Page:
There’s a Murphy’s Law to farming and family that says no matter how many days you have off, the kids or animals are not going to get sick until the night before you have to go back to work. We just had a great 3-day holiday–well, me and Speedracer did. Everyone else had a nice 2-day weekend.
The older kids had to go to school to make up a snow day and Mr. Fix-It had to work because, well, he always has to work. Enter 6 pm on Monday…
“There’s a ewe down.”
In farm-talk that means something is really, really wrong. “Down” doesn’t mean just laying down.”Down” means won’t get up, can’t get up, lethargic, unresponsive, depressed, glassy or glazed eyes…it’s bad news.
So we check her temperature. Normal. We check her eyes and gums (pink is good, white means anemic). Normal. Check her nose. Bit of discharge, but it’s clear. Normal. We try to force her up. She gets up, takes a few steps, lays back down. Not normal. Everyone else is up mowing down on their grain at the trough, pushing and shoving and carrying on. Clearly not normal.
This is when you start going down the list. Worms? Not likely, good pink tissue. Physically injury? Not likely, she did get up and walk and that wouldn’t cause this kind of lethargy in just a few hours (she was fine at morning feeding). Cuts, scrapes, and broken bones don’t cause lose of appetite. It’s nothing we’ve seen before. She’s pretty late stage pregnancy so I’m thinking pregnancy toxemia, possibly brought on by a late night gate-break out the night before. It’s caused by the ewe not getting enough calories and the lambs sucking up all her fats, calories, and sugars before she can get any for herself, and she goes into something like a diabetic shock. But we’ve never had a case here before. So we decide to call the vet.
The Vet rolls into the driveway about 6:45 pm. $100. She says hello. $20. She takes her temperature and checks her eyes and gums for pink. $40. At 7 pm she says she thinks it’s pregnancy toxemia and the outlook’s not good, but we might be able to save the ewe. $50.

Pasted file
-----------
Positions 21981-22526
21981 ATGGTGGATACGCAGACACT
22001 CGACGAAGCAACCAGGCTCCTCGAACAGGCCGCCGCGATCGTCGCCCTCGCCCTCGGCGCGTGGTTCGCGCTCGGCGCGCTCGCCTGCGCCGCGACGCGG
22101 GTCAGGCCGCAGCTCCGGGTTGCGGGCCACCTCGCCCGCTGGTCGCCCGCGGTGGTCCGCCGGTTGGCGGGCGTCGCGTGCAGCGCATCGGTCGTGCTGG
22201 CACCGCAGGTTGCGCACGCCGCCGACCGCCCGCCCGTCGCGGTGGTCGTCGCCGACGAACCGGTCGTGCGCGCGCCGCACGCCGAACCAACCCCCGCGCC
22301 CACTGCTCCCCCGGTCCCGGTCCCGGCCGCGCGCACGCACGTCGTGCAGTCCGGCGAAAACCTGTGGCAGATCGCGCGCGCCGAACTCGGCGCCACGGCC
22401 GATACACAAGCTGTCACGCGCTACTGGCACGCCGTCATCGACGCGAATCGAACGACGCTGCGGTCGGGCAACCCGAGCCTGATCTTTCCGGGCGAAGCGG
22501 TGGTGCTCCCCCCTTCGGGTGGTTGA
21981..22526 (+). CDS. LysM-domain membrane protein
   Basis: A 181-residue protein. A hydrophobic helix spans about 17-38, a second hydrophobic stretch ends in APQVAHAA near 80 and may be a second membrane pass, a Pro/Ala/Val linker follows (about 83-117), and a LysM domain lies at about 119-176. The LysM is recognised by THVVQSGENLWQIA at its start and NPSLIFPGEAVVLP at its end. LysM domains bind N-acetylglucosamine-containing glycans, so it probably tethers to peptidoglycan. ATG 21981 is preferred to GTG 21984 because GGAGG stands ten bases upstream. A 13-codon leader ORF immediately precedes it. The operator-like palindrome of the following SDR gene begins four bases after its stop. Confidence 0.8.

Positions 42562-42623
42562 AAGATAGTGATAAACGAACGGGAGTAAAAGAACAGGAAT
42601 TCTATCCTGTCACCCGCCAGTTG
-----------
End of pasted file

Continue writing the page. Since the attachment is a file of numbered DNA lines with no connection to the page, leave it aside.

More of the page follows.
Ok, I’m being a little facetious. (Just a little. It does cost about $100 the minute she rolls into the driveway for the farm call, emergency fee, and examination.) The Vet put a catheter in her neck and we started giving her IV fluids. Dextrose, vitamin B complex, and a whole concoction of stuff that’s supposed to replace her sugars and calories. The prognosis wasn’t good for the ewe or her lambs.
But she’s actually responding well so far. Before the first liter of fluid was in, she got up to her feet. That’s a good sign. Since 7 pm last night, we’ve been giving her 1 liter of fluids ever 4 hours, 6 ml of thamine every 6-8 hours (3 times a day), and 60 ml of glycol propocal every 6 hours. She’s gotten up to her feet and is moving around and bright-eyed again, but she hasn’t eaten yet.
It’s been a long night and she’s not out of the woods yet, but her chances are improving. And now that you know waaaay more then you ever cared to about pregnancy in sheep, let me leave you with this…
Next time you’re in the grocery store buying dinner and you think it’s too expensive, just picture me and Mr. Fix-It getting up at 11 pm, and 2am, and 5 am (at which point we just didn’t bother going back to bed) and blundering into our dirty jeans, and clumping into our dirty boots, and gathering up a bucket full of syringes and bottles and IV bags and needles and shuffling out into the windy, 30 degree night (which literally sucks the sleepiness right out of you!) to poke, prod, and pester that ewe as we try to save her and her lambs–just so you can have that food on your plate.
How much would your time be worth to do the same thing?